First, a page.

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Serving: West

Almond industry casts a wary eye on future

Tim Hearden WFP-hearden-almond-soti-120821.jpg
Almond Board of California chairman Brian Wohlbrink, left, and president Richard Waycott give a "State of the Industry" presentation at the 49th Almond Conference on Dec. 7, 2021 in Sacramento, Calif.
'Times are tough, maybe the toughest ever,' Almond Board chairman tells conference.

From drought and heat that affected yields to a nagging shipping container crisis that has jeopardized its lucrative overseas contracts, the almond industry faces no shortage of challenges heading into 2022.

While almond production last season set new records at over 3 billion pounds valued at $5.6 billion, the West's severe drought and blistering temperatures last summer shrunk yields this season just as a large carryover supply has depressed prices, according to USDA reports.

But industry leaders have tried to maintain an optimistic tone at this week's 49th Almond Conference in Sacramento, touting expanding global demand for almonds and recent research that ties consumption of the nut to maintaining healthy skin.

"Times are tough, maybe the toughest ever," Almond Board of California chairman Brian Wahlbrink said during a conference-opening "State of the Industry" address on Dec. 7. "There are so many chips stacked against us, but the industry has always been resilient. The industry has always recovered from price slides."

Related: Almonds, walnuts set to decline after records

Almond Board president and chief executive officer Richard Waycott agreed.

"I've been in the industry for 19 years, and we seem to have tough times and then we come out of them for a while," he told the gathering. "I have faith in the future. I"m optimistic. We've done it before, and I'm confident we'll do it again."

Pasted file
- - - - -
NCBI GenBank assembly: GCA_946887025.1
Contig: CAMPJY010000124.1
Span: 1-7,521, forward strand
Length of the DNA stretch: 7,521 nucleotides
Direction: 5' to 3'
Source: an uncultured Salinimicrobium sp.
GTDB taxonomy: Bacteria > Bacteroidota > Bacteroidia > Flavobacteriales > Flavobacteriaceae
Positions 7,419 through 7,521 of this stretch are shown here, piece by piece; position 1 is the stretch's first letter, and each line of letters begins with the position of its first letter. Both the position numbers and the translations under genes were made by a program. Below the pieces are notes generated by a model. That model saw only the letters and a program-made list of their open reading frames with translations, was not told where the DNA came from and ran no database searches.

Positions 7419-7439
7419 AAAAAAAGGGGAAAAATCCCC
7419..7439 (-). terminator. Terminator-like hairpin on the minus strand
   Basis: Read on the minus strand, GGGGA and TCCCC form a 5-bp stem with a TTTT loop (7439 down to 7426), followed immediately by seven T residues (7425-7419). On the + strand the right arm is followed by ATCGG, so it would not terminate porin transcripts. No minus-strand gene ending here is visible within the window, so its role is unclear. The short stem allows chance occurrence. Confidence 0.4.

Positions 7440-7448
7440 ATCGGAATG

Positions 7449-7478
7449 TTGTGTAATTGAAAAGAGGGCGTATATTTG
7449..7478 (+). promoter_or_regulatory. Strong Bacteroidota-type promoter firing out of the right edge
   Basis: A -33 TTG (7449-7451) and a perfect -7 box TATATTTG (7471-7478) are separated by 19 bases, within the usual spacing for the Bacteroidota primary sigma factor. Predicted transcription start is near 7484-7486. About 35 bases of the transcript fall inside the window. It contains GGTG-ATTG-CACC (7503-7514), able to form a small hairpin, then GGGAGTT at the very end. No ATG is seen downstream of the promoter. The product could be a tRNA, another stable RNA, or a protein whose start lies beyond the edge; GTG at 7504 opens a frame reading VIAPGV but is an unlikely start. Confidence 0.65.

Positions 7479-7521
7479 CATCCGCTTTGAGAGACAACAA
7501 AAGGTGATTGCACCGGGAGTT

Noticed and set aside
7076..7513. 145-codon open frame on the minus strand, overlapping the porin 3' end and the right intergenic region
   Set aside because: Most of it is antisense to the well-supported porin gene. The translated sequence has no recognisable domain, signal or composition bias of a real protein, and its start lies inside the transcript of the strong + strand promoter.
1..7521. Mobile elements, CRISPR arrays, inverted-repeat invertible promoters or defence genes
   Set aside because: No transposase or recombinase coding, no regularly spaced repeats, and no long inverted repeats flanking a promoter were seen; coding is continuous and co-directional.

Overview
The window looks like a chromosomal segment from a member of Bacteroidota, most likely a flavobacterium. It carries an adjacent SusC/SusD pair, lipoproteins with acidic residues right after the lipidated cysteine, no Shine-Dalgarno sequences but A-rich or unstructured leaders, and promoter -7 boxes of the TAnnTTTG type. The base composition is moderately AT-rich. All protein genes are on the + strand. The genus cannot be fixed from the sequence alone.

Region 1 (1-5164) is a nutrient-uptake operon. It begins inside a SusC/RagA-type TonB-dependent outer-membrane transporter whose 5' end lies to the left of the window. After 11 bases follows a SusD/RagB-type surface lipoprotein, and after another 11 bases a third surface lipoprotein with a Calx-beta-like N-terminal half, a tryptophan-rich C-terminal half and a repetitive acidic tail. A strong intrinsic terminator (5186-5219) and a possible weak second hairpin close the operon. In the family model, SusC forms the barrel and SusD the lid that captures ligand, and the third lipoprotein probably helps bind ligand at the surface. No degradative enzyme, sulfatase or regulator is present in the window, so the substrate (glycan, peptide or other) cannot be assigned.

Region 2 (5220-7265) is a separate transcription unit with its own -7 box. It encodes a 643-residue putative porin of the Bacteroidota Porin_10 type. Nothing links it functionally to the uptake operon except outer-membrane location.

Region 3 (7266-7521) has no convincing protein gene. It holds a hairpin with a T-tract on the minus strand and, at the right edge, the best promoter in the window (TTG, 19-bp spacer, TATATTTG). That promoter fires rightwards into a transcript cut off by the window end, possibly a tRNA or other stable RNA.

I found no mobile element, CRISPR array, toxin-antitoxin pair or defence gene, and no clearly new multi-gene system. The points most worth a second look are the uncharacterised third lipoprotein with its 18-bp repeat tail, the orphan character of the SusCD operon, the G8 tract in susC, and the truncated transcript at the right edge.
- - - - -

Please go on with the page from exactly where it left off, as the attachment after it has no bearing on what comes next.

Gathering in person

The three-day conference, which concludes today, Dec. 9, is the first in two years to be held in person and the first in three years to be staged in downtown Sacramento. A completed remodel of the SAFE Credit Union Convention Center enabled the conference's return after it was held in 2019 at Cal Expo, home of the California State Fair. Last year's conference was virtual because of coronavirus-related restrictions on public gatherings.

The USDA's National Agricultural Statistics Service predicted a 2.8 billion pound crop for 2021-22 despite an increase in bearing acreage, because of record high temperatures and low water allocations. Almonds aren't alone; walnut production is expected to decline from last year’s record haul of 785,000 tons, which drove U.S. walnut grower prices to their lowest in 13 years.

Tree nut growers face all sorts of headwinds as they try to regain their footing. Among them are efforts in some areas to escalate implementation of the 2014 Sustainable Groundwater Management Act as previous droughts have prompted over-pumping, which has led to land subsidence in the San Joaquin Valley.

Related: Almond Conference anticipates big turnout

Industry representatives are heartened by what Waycott called a "massive per-capita increase in consumption in many countries around the world, including this one." But they note that 2021 has come with an ocean full of shipping crises, including rolled assignments, excessive detention and demurrage fees, eliminated vessel stops and shortages of warehousing space.

Each of these issues puts contracts and customer relations in peril, they say.

"The supply chain is on everyone's mind," Waycott said. "I think it'll be on people's mind for months into the future."

Industry highlights

Still, Waycott and Wahlbrink noted some highlights from the past year. Among them:

  • A new study by researchers at the University of California, Davis found that eating almonds daily in place of typical calorie-matched snacks improved measures of both wrinkle severity and skin pigmentation in postmenopausal women. The study was funded by the Almond Board and confirms and expands upon findings in a 2019 study.
  • The board implemented its five-point Pollinator Protection Plan, which expands the industry’s long-standing commitment to researching, protecting and improving bee health.
  • The board announced a deal with Disney to promote almonds in conjunction with the Marvel Comics movie, "Thor: Love and Thunder," which is due out in July 2022.

The highlights came as Waycott and Wahlbrink acted out a mock version of ESPN's "Sportscenter," which they called "AlmondCenter," during which they showed video segments of Almond Board employees and board members discussing their initiatives. The show included commercial breaks, including one that featured almond-promoting TV spots running in European and Asian countries.

The presentation kicked off a conference that featured a rrecord 270 exhibitors and 40 sponsors.

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